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US Government Forecloses Renewable Energy Opportunities In Southern California

The United States Bureau of Land Management has published a plan which renewable energy and labor groups have claimed will “effectively foreclose” the development of renewable energy resources on millions of acres of federally managed land in Southern California.

According to the US Solar Energy Industries Association (SEIA), the Bureau of Land Management’s (BLM) Desert Renewable Energy Conservation Plan (DRECP) which was amended this month abandons initial promises to balance the development of renewable energy sources with the preservation of desert land. The DRECP pertains to 22.5 million acres across seven California counties, which is held up by experts as one of the most important renewable energy resources in the United States, with nearly-unparalleled solar radiance and wind energy resources, within close proximity to major population centers.

However, the final plan only sets aside less than 388,000 acres for renewable energy development — much of which is outright acknowledged by the Bureau as not being appropriate for the development of solar and wind projects.

Since the introduction of the DRECP in 2008, California has made significant strides to increasing its renewable energy capacity and reducing its carbon emissions — however, according to the SEIA, the DRECP never changed to address the continued growth of and need for additional renewable energy.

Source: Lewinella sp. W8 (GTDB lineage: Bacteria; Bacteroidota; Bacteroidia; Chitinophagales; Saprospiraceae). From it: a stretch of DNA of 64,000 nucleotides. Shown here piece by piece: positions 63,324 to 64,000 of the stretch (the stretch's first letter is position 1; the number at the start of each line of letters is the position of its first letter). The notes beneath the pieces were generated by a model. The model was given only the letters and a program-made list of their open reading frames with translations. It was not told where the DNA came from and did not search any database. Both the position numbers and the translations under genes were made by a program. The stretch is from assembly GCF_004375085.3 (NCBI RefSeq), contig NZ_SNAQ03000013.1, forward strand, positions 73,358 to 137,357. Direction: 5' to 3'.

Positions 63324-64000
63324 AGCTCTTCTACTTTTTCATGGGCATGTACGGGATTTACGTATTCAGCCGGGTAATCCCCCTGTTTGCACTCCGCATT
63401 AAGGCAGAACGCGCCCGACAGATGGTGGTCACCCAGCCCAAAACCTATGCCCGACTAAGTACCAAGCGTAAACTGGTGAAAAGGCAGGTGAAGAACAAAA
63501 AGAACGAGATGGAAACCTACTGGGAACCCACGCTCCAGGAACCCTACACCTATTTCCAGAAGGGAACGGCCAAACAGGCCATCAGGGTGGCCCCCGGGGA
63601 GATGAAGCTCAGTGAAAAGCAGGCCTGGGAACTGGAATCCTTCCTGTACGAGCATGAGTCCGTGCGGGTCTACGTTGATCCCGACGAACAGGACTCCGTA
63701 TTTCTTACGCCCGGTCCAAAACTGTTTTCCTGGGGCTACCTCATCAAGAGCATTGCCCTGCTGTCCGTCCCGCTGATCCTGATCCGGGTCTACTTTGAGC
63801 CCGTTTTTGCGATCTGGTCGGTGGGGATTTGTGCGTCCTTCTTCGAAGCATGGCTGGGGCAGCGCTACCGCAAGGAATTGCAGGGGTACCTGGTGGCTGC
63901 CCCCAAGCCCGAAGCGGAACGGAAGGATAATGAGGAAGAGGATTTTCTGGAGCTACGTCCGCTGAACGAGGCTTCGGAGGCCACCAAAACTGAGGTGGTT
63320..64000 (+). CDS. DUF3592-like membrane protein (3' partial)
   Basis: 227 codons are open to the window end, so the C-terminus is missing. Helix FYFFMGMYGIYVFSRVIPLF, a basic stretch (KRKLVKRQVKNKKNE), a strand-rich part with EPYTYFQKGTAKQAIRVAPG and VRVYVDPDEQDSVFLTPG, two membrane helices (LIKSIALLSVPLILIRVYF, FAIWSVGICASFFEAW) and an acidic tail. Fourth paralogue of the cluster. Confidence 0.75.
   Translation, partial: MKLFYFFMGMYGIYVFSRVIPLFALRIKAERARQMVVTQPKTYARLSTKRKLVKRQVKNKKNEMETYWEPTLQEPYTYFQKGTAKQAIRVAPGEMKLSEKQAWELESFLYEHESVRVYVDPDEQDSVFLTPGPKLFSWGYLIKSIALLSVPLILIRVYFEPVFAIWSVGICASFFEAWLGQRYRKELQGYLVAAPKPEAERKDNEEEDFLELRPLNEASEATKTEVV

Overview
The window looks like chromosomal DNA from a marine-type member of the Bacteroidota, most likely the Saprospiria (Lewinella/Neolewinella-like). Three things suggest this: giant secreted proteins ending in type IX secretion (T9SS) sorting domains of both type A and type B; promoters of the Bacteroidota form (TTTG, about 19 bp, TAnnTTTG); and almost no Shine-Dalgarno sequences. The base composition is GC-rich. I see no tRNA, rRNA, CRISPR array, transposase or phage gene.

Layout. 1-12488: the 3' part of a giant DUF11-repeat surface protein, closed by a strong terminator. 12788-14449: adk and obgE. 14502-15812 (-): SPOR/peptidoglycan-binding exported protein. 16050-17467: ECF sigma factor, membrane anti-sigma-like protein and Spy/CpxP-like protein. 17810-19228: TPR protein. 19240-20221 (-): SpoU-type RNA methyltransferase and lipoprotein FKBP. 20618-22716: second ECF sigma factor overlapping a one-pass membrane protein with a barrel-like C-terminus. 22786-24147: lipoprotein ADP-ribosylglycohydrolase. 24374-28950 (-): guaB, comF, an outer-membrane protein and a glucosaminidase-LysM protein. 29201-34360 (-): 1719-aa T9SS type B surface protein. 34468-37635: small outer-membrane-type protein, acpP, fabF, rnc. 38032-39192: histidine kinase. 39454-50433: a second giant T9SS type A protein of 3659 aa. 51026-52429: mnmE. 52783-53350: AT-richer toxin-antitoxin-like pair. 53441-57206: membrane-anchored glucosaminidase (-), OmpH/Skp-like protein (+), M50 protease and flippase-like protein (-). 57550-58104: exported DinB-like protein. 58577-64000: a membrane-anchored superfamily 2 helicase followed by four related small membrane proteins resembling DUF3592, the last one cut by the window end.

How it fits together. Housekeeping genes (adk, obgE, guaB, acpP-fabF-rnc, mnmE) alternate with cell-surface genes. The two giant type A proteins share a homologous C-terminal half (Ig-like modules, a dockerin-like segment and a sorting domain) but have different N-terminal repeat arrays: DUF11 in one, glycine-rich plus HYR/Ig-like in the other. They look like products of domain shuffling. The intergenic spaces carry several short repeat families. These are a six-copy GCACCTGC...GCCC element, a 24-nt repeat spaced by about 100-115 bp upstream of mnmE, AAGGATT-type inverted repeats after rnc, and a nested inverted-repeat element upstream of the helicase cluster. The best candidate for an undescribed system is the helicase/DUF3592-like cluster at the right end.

The Plan will allow for some development of wind and solar resources, but in a statement released this week by the American Council on Renewable Energy (ACORE), the California Wind Energy Association (CalWEA), the California & Nevada State Association of Electrical Workers,Large-scale Solar Association (LSA), along with the Solar Energy Industries Association, the trade and renewable energy groups claimed that the results of the “plan will significantly and permanently limit solar and wind energy development on these public lands, and could hamstring existing state and federal environmental goals, as well as any future, more ambitious goals that could engender further growth of the clean energy economy.”

“The DRECP has simply failed to adapt to enormous changes in law and policy that mandate a significant and urgent increase in renewable energy development on public lands and elsewhere,” said Shannon Eddy, Executive Director of LSA. “The DRECP issued by the BLM today is a Model T in a Tesla world. Rather than fostering sustainable clean energy development as a part of a conservation plan, it severely restricts wind and solar.”

“With today’s release of the Desert Renewable Energy Conservation Plan, the Interior Department and BLM missed a golden opportunity to balance the preservation of parts of the California desert with clean, renewable energy development across some of America’s richest renewable resource areas,” said Tom Kimbis, acting president of SEIA. “The Obama administration is unparalleled in its support for renewables, but this plan permanently locks up some of our greatest untapped solar and wind resources, and chooses regulation over innovation and progress.”

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